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Using Twitter to summon emergency help

Leader of the Conservative Party David Cameron visits Windsor Fire Station, October 27, 2009 in Windsor, England.

On the face  of it, it sounds crazy: Your house or apartment is on fire, and rather than phoning the emergency services, you tweet them.

But that is what the London Fire Brigade is mulling over. The Brigade is investigating whether it should allow people to use social media to report a fire and summon help.

Glenn Sebright, spokesman for the fire service, says they must at least consider this new approach -- because so many Londoners own smart phones and use social media.

“In effect, it would irresponsible of us not to look at how we might need to respond to incidents that are reported by members of the public using Twitter or using other forms of social media,” says Sebright.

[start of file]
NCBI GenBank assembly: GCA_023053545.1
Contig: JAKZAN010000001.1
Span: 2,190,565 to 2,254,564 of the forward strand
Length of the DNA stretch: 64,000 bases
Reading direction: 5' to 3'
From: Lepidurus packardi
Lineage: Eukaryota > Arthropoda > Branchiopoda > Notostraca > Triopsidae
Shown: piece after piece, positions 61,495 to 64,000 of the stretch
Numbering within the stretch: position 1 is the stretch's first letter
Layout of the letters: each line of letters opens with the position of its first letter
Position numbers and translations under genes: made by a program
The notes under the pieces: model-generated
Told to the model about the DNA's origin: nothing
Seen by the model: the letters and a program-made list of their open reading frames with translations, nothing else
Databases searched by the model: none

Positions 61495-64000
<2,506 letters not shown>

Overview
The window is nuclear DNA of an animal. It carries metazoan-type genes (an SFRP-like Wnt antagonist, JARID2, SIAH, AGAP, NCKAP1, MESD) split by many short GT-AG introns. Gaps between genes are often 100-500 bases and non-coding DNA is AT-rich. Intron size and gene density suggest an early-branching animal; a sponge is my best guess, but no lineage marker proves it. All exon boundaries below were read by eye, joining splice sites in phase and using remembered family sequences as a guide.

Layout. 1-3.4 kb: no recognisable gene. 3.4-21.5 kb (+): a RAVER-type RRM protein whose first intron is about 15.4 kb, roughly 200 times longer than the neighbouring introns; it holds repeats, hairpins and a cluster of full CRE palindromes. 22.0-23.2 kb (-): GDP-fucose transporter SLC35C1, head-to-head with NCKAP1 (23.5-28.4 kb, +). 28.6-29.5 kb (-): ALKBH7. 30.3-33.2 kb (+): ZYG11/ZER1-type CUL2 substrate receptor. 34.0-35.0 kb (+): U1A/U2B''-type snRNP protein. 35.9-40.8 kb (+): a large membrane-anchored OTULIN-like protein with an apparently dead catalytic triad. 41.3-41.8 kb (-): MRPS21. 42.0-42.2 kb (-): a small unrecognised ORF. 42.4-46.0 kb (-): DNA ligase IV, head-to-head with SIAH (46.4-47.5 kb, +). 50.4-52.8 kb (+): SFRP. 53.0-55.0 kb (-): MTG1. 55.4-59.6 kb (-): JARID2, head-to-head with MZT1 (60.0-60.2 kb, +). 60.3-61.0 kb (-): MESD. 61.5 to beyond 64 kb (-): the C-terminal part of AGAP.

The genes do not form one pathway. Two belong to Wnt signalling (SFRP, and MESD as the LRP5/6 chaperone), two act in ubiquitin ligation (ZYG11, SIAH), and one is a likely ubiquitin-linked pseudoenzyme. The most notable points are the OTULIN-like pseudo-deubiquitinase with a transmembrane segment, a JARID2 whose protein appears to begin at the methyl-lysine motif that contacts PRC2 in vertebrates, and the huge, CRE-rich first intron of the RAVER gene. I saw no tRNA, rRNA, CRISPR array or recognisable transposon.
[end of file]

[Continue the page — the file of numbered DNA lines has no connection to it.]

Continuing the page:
Many questions will have to be answered: Will the public fully trust Twitter to convey such a vital message as “My house is on fire!” Don’t people need the reassurance of a voice at the other end of the line?

Supporters of the new approach point to the past: When Britain’s emergency phone services -- the equivalent of 911 -- were set up in 1935 many skeptics said the system would never work.

And yet today these services handle 30 million emergency calls a year.

About the author

Stephen Beard is the European bureau chief and provides daily coverage of Europe’s business and economic developments for the entire Marketplace portfolio.

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